By Wei Yiyang Philip
In the lobby of the Tower of the Juche Idea in Pyongyang, tourist Emily Liu buys a ticket to go to top of the 150-meter-high structure. It costs 300 North Korea won, however, since foreign tourists are not allowed to use North Korean currency, she pays the equivalent official value of 20 Chinese yuan.
But Emily’s 20 yuan is actually worth far more than 300 won. Compared with the official rate of 15 won to one Chinese yuan set by the North Korean government, the value of yuan on the North Korean black market averages at around 1,250 won to 1,350 won, That means her 20 yuan is at least 25,000 won, four times more than the average salary of a North Korean civil servant.
Foreign exchange plays an essential role in the North Korean domestic economy. Many people here keep foreign hard currencies, mostly the US dollar, Chinese yuan and the euro. They spend their money on the black market, which so large it is out of control of the North Korean government.
The existence of the black market, to some extent, enables people to eat. Rice in Pyongyang spiked to 3,800 won per kilogram and more in other cities, according to DailyNK, a website that follows North Korean news. The difference between the official 96 won to the dollar versus the black market rate of 8,000 won can be live saving in a country where the majority of people don’t have enough food.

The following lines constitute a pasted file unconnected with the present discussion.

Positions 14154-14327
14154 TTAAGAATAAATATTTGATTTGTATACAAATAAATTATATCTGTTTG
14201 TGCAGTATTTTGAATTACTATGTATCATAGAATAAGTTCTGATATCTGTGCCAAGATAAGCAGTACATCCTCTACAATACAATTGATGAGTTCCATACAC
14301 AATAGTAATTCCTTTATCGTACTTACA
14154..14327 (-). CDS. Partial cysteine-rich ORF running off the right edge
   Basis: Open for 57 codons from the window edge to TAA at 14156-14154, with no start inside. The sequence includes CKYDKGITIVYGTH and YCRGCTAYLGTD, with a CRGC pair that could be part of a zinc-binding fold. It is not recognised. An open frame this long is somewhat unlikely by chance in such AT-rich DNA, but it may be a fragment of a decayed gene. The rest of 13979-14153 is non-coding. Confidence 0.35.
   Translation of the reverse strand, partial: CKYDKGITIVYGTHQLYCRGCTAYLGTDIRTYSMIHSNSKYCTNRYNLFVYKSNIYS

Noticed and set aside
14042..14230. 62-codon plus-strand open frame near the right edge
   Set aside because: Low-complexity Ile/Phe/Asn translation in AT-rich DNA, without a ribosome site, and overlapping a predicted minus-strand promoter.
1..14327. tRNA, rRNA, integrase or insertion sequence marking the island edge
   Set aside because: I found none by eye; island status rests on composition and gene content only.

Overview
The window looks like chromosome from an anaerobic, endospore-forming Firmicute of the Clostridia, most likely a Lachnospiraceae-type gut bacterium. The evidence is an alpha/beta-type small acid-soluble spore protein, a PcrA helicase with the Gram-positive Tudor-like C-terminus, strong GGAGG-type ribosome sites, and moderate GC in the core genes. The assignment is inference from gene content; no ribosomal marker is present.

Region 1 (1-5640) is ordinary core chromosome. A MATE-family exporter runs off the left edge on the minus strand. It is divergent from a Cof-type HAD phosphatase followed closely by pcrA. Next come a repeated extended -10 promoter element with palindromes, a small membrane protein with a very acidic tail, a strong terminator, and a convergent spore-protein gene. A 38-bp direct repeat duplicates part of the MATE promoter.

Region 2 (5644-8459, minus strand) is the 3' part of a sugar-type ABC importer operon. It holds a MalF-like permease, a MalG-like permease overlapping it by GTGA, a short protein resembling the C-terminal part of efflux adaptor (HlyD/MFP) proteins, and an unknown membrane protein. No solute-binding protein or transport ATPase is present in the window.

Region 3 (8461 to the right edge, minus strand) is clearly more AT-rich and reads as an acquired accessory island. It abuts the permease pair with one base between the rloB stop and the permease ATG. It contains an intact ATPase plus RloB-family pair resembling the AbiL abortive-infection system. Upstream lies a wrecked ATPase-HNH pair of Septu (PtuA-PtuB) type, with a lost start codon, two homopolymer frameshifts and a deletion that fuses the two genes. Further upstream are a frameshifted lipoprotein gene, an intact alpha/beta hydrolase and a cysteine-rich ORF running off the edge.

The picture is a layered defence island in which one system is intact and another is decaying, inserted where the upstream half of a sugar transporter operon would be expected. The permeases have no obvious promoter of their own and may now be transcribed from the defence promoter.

As Pyongyang does not release economic data, no one really knows how much foreign currency is in circulation. But Samsung Economic Research Institute, a private research organization in Seoul estimated that the figure was about $2 billion. The sources of foreign currencies vary from border trading to defectors bringing back more valuable money to their families, as well as tourist money from people like Emily.
The pervasion of foreign money stems from the disastrous revaluation of the North Korean won in 2009. In order to address the worsening economy and to punish the private-market activities, the government announced an immediate currency reform that replaced 1,000 won notes with 10 won notes. There was a strict limit on what how much could be converted. The move wiped out people’s savings.
Now even the government has to allow the underground transactions as it bolsters private business, which is technically considered illegal but accounts for about 75 percent of North Korean household income, according to an Al Jazeera report. The North Korean government allows it because it stabilizes the country.
At the top of the Juche Tower, Emily overlooks Pyongyang, its massive monuments and bright apartment buildings lining the river. The tower she stands in was built to commemorate the ideology of Kim Il-sung, roughly meaning self-reliance. The welcome invasion of foreign currency and the private enterprise it sustains is transforming the communist belief system.